Another way to make this goal even more real, if the above tactic is not strong enough, and for some it may not be, is to determine what would happen if you did not reach that goal. What would happen, for example if you went in the opposite direction? A popular method for clarifying goals and making them emotionally salient is called the Dicken’s method. In the familiar Dicken’s classic tale Christmas Carol, of which we all know, Scrooge encounters the ghosts of Christmas past, present, and future, and has an epiphany. He determines the path he is on is not sustainable and will bring him great discomfort and pain. Using the Dickens method forces one to look at a habit (or a series of activities related to achieving a goal) and helps one review its impact.
The Dicken’s method is really another way to bring visualization and emotion to the goal setting process. During the process one looks at what outcomes might be if present activities, habits or practices have brought us in the past. What were the outcomes? Were they desirable? It then looks at the present day. Are what you are doing helping you achieve your goals? Is it time to change? Finally, the method force one to look at the future. If you continue with these activities will you achieve what you really want? What will be the negative consequences of doing what you are doing? As you may recall the Ghost of Christmas future was not the most charismatic of fellows and Scrooge’s future was dim indeed.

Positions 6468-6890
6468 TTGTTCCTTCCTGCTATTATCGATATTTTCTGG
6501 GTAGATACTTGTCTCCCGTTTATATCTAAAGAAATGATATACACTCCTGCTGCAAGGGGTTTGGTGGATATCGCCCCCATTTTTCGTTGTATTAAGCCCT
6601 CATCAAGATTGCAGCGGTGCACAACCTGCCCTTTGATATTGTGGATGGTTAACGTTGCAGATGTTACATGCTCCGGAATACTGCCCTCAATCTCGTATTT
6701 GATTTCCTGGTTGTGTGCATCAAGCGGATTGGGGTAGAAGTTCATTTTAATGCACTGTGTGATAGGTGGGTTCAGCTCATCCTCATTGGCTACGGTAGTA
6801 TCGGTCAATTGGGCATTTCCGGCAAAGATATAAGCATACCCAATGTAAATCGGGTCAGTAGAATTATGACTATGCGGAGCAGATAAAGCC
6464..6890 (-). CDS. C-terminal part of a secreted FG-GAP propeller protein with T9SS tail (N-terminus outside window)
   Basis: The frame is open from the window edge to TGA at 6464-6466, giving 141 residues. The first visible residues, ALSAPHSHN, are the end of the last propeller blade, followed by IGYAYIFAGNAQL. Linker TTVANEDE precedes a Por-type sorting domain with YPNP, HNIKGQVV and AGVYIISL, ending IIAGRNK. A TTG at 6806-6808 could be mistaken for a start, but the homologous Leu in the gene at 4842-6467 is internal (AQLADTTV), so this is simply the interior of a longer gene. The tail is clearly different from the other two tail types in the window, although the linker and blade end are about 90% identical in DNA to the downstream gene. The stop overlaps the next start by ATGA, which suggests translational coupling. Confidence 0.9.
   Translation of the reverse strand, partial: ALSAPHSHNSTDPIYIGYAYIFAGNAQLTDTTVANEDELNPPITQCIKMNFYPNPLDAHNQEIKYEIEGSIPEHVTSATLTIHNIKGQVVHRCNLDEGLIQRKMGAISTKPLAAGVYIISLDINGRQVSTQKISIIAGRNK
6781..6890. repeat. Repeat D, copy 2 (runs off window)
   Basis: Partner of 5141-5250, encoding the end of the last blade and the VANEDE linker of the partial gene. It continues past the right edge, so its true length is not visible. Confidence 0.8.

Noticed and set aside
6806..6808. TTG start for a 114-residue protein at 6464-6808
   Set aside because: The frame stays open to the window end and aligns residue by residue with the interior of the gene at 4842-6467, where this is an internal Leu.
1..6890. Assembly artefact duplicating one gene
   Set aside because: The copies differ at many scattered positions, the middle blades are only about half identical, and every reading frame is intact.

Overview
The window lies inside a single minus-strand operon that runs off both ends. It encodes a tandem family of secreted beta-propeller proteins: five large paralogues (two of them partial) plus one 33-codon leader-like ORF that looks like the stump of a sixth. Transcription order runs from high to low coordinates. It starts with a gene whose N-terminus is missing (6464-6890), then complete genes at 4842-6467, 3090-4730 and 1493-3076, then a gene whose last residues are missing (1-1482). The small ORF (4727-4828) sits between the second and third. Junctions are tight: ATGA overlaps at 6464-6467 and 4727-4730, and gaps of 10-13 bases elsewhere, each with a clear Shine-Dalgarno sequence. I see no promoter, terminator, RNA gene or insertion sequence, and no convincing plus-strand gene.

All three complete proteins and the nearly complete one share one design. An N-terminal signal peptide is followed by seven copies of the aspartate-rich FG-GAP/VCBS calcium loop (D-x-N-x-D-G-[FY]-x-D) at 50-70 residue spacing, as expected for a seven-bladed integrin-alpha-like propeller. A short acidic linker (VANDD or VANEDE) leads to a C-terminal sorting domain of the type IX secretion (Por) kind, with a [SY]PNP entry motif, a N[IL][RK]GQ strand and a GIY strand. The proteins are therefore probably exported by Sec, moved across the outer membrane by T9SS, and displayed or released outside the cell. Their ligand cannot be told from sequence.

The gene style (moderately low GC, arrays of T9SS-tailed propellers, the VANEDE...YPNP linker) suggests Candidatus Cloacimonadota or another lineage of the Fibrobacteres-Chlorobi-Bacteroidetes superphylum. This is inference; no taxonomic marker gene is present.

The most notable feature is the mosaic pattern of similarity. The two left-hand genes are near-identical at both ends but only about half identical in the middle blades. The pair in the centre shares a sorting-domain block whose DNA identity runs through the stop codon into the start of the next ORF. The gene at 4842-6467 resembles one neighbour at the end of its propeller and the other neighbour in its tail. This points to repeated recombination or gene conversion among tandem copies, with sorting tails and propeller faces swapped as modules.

The Dickens’ method is one way of changing behavior and helps clarify your goals, it puts a hard emotional attachment to it. Of course, one could use a more positive approach. In my career I have often used the Press Release method to help clarify goals and objectives. This method very simply requires one to write a “future” press release or news story about the goal you want to achieve. Even if your project or goal does not rise to a level of a news story, any project or goal could be the subject of a human-interest story or interview and could be written in a fun, sarcastic or humorous manner, which again brings a level of emotion to the goal setting process.
The process entails simply writing the story as if the event has occurred, or the project was completed. You can include quotes, and interviews as to the obstacles faced in reaching the goal and how great the leadership was in getting the job done. Give yourself a lot of credit, make it big and heap a lot of praise on yourself. As the “reporter” let everyone know how amazing and epic your project or accomplishment is.
But writing it is not enough. Take a long look at what you wrote and now put yourself in the position of the casual reader of the story. As the reader, ask questions like, “How in the world did this get accomplished?” or remark as the reader, “What did he have to do to accomplish this impossible task?” Start listing the steps that needed be taken working backwards. Pretty soon you will have the steps required to complete the task and you will become ever clearer on what your goals should be.
The last step is to look at this document often. I suggest at least once a week, or more. When you get stuck, unmotivated or perhaps obstacles are thrown in your way, pick up the “future press release” and give it a read. Be familiar and clear about what you need to do to get the job done.
There are other methods of creating clear goals to achieve success in whatever endeavor you are wishing to complete. Of course, if you are simply hoping to get the car washed this afternoon you might not need these tactics.
Get clear on your goals and deliverables. Spend some time each day making sure that you are clear on your goals. It is the very first step in being in Flow.
Go and carpe diem…seize your flow.